How we create a flexible working culture

Working in a flexitime culture has clear benefits — the freedom to look after yourself, maintain the quality of your work, and find a good work/home life balance. But this requires trust, between your team and with any external clients, to work. Here are some of the techniques we use to build that trust

Working out loud

“How can I trust someone is working if I can’t see them?” is a common question in organisations considering remote working. Convivio is a fully distributed company (what we call Free Range), and instead of just a visible presence at a desk, we believe in visibility of the work itself to build trust and empathy between the team.

We encourage working out loud. This includes simple things like saying ‘hi’ and ‘bye’ when starting or finishing work, or when taking a break. It also includes mentioning what you’re working on, and how you’re getting on, as you go through the day.

The team greeting each other on Slack in the morning

For example, if I’m struggling to figure out a problem, I’ll mention it in the chat, and that I’m taking a 5 minute break away from the desk to mull it over. When you’re not sitting across from each other in an office, you completely miss the body language and other cues on colleagues mental state.

We use a lot of Slack integrations to output commits, deployments, design updates, and feedback into project chat rooms. That shows the results of our work.

We also use the Slack status feature to update each other on our whereabouts, be it: 🚂 commuting to a client office, ☕️ working from a coffee shop, or 🏋️‍ at the gym.

Peer review all the things

We don’t believe in strong hierarchical management, and we don’t have one person or department that approves all time off and holiday. We rely on peer review to get a second opinion on time off, training, and equipment expenses.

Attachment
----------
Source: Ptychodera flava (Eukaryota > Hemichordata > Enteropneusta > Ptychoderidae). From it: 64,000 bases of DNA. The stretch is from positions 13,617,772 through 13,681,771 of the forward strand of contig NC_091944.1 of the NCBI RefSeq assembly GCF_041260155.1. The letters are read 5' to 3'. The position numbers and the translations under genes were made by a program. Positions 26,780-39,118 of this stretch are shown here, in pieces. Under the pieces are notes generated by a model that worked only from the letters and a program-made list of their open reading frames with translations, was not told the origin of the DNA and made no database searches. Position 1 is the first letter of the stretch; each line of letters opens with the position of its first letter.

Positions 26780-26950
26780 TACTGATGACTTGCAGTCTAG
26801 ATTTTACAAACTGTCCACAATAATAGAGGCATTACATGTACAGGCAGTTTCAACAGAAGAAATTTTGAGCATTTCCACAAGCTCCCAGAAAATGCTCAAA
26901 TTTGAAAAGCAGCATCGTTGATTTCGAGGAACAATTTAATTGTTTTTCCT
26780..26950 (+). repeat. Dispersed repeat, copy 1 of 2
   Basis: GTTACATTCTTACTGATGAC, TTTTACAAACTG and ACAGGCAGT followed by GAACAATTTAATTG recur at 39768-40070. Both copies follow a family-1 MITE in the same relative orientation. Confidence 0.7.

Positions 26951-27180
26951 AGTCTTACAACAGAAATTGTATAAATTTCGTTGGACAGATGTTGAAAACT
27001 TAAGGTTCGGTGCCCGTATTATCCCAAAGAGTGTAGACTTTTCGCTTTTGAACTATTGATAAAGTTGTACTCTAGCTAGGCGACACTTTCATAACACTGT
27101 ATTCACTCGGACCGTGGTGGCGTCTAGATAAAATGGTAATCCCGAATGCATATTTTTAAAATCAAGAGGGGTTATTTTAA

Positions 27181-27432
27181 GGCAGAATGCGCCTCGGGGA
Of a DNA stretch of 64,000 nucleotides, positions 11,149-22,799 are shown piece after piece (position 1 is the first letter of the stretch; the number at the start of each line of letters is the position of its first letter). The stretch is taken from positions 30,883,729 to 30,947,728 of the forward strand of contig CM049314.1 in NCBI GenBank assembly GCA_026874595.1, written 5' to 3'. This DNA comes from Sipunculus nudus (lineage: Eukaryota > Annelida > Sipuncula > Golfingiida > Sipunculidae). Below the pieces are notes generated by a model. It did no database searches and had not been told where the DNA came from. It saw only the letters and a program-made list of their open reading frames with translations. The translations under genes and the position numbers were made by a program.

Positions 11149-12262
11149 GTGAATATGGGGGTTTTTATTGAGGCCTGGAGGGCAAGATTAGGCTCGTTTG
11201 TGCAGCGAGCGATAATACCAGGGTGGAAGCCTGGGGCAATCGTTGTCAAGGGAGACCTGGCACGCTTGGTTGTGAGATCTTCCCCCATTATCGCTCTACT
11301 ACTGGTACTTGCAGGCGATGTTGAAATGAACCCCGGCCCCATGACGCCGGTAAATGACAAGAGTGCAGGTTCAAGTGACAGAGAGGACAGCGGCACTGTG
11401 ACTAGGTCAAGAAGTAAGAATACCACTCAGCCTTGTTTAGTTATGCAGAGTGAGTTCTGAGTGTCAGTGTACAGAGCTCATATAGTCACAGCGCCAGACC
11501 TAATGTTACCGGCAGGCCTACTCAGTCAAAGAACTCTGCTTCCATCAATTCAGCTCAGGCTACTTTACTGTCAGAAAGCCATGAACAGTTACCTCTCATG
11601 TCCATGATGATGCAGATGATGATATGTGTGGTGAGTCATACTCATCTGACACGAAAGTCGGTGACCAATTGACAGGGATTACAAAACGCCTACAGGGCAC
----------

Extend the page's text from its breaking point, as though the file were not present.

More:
This raises awareness of the impact of what is being reviewed, which can be workload or finance related.

Who your peers are depends on what you’re asking to be reviewed. If you’re requesting holiday time during the project, you’d speak to your project team. If you’re requesting a review for a conference, you’d speak to people who do the same work as you. This has the added benefit of making people aware of conferences they might be interested in.

Expenses claims are also listed for anyone on the team to see. It’s management by transparency rather than authority.

Minimum holiday time

When you have a fixed maximum holiday time it’s easy to plan throughout the year to make sure you use it all up before the end of the year. When you remove that limitation, things become a lot less structured. We’ve found that we’ve had to keep an eye out for people who haven’t taken time off for a while, especially if they are working on high pressure projects.

We even built a little tool that checks our calendar for our last holiday. At the time of writing, it looks like I’m slacking!

![Screenshot 2017-06-22 16.11.27.jpg](/_posts/Screenshot 2017-06-22 16.11.27.jpg)

Finding the right people

Like working-from-home, flexible working sounds like a cave of riches, freedom to do what you want, when you want, where you want. But it’s not a good fit for everyone. It requires discipline, self-awareness, and good communications skills.

To make sure this culture works productively, you need to look for the right attributes in the people you’re hiring. Ask questions that reveal what motivates them, how self-directed they are, and how collaborative and empathetic they are.

When we re-thought our hiring process, we generated our interview questions based around our company values and culture:

Doing the right thing: being healthy, sustainable and working with integrity;

Doing things right: being professional, achieving excellence;

Doing things big: being ambitious, thinking higher and long-term;

Doing things: getting things done with focus and momentum;

Doing things together: being collaborative and sharing, radically transparent.

Working towards a flexitime, self-managing culture isn’t easy, and it’s a privilege you have to keep earning. It takes time, reflection, transparency and honesty to get it right. We’re still learning how to get better at it and would love to hear your thoughts and ideas on what works for you, or what problems you face.